Some book recommendations from my friend, Brian. I loved Bill Bryson's book on Shakespeare, called "Shakespeare: The World as Stage." It's a delight. Bryson simply writes down all the things we definitely know about Shakespeare - when he was (probably) born, baptized, what real estate he bought, when his kids were born, when one of them died...what's fascinating reading it is the realization of everything we don't know about him. But Bryson is readable and breezy and a great companion, and his writing is free of all the pretense that comes with a new book on You Know Who.
Now. Reading Christopher Hitchens’ “God is Not Great: How Religion Poisons Everything.” Boy howdy.
Hitchens is brilliant, erudite, passionate, possessed of a crushing intellect. Hitchens loves justice, reason, fair play. But it’s hard to get past the feeling that what Christopher Hitchens really loves is the sound of Christopher Hitchens. If the book were half as long, it would be ten times as good. A little smidge of this boozing, chain-smoking Brit goes a long way.
I can’t argue with his facts. I wouldn't dare. He'd yell at me. He'd come to my home and yell at me, I know it.
But you know what? It’s the endlessly hectoring tone…like you’re at a family dinner and crazy old Uncle Bob just won’t shut up about the Commies.. and he’s right, they’re not nice, OK? Stalin - not a nice man. Ditto Lenin. So you smile. And nod. And agree. And he goes on. And on. And then you pass the turkey. And everyone looks embarrassed. And now Uncle Bob is on Castro and why didn't we kill him when we had the chance…and you wonder how you can sneak away from the table and go watch "Casablanca" on TV…that’s what reading an entire book by Christopher Hitchens is like.
His prefaces to Orwell and Graham Greene? Loved ‘em. Worth buying a new edition of "Animal Farm." But a whole book? Yeeps.
The thing is – Hitchens does just what the extreme right wing does. (Although, yes, even though he’s an atheist, I’m in closer agreement with him on virtually everything.) But Hitchens insists on a literal - a fundamental - reading of Biblical texts. If the Iliad, the Odyssey, the Aeneiad were read as literal history - and removed from their original context - they would sound pretty off the chain too.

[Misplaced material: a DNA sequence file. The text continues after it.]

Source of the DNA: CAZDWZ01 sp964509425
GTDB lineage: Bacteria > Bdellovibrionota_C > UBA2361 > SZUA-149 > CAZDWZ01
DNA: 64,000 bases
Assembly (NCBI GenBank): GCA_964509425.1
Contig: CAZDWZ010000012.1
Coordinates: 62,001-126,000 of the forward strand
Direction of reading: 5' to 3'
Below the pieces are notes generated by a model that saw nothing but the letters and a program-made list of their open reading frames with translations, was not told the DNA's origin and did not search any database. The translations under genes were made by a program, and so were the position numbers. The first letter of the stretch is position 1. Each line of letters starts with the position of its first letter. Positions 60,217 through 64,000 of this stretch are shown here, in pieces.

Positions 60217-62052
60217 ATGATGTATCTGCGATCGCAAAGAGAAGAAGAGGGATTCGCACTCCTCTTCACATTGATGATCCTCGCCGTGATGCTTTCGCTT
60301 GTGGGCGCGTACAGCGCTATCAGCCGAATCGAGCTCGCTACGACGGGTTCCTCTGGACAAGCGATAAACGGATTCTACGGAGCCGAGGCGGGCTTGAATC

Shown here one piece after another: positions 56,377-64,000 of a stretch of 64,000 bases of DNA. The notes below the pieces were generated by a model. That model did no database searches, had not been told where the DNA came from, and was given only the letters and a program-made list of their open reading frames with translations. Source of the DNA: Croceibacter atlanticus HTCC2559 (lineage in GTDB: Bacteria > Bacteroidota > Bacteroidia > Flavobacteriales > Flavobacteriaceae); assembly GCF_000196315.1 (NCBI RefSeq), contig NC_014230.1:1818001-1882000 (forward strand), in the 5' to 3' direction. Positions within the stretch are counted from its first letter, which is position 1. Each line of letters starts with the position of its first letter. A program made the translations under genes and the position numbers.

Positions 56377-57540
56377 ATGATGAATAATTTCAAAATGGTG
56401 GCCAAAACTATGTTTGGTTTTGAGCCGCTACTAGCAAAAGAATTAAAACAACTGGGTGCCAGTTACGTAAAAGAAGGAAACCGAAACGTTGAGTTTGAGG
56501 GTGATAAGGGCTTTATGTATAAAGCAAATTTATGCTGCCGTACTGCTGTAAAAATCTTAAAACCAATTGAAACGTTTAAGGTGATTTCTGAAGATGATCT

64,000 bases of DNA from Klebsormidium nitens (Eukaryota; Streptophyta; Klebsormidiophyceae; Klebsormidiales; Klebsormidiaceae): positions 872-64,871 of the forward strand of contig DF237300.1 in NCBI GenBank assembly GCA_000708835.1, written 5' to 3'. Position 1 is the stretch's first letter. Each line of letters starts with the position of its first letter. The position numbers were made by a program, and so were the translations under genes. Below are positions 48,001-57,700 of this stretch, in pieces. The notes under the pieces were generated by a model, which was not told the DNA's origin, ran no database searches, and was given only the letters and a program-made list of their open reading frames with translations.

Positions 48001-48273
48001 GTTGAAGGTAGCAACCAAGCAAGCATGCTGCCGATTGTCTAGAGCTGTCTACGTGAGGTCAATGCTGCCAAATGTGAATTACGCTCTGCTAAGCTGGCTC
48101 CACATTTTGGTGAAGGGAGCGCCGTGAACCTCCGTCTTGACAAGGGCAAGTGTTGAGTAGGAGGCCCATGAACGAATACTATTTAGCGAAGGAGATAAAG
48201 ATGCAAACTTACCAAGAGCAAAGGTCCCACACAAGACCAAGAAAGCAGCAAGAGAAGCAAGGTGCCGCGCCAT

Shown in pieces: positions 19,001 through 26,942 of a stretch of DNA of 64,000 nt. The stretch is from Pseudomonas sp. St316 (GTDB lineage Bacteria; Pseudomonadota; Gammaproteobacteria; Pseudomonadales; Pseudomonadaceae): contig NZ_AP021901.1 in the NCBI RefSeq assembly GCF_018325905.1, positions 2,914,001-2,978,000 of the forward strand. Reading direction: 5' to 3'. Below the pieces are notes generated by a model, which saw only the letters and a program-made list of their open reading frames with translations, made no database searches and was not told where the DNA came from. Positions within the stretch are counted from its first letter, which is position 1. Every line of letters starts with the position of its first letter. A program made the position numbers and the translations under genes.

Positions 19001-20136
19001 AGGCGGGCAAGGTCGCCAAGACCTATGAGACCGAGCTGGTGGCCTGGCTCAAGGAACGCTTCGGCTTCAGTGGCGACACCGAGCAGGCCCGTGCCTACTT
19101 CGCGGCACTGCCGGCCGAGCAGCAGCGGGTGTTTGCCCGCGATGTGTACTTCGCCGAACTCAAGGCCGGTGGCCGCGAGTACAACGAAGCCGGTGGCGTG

And for his examples, he cites the most extreme, the most egregious, the most heinous things he can find. Yes, like Mulsims in the Sudan, the Stewardship Committee at St. John the Divine believes in God. However, that doesn’t mean that the Stewardship Committee at St. John the Divine also believes in genital mutilation. They’re not the same belief system, OK? There are varying degrees of religious belief, and yes at the far end of the spectrum lies fanaticism. But it’s not the whole story.
On one page, Hitchens excoriates Mel Gibson for his anti-Semitism. Fine. Yeah, Mel has some wacky ideas on the Jews and he hates the gays, too. I never saw Passion of Christ. Just looked to me like a good nap ruined. Braveheart was dull and offensive enough. But on the same page as his lambasting of Gibson, Hitchens tips his hand by glowingly citing a quote by his idol, H.L. Mencken, with nary a mention that Mencken wrote some things privately which are every bit as nasty and bilious and anti-Semitic as anything Mel ever said. More so, since Mencken had a bigger vocabulary.
Hitchen is a great mind, and a fascinating writer. He really is. He's a secular humanist in the best sense of the phrase. And it's good to see these books out there and getting so much play. (The NYPL system has 230 available copies - clearly folks are demanding it.) It takes a little wind out of all that 'we're a Christian nation' nonsense.
But let's face it. We're Americans. And why is Newt Gingrich never going to hold elected office again? Because he's like Christopher Hitchens. And we just don't like a big mister smarty-pants know-it-all.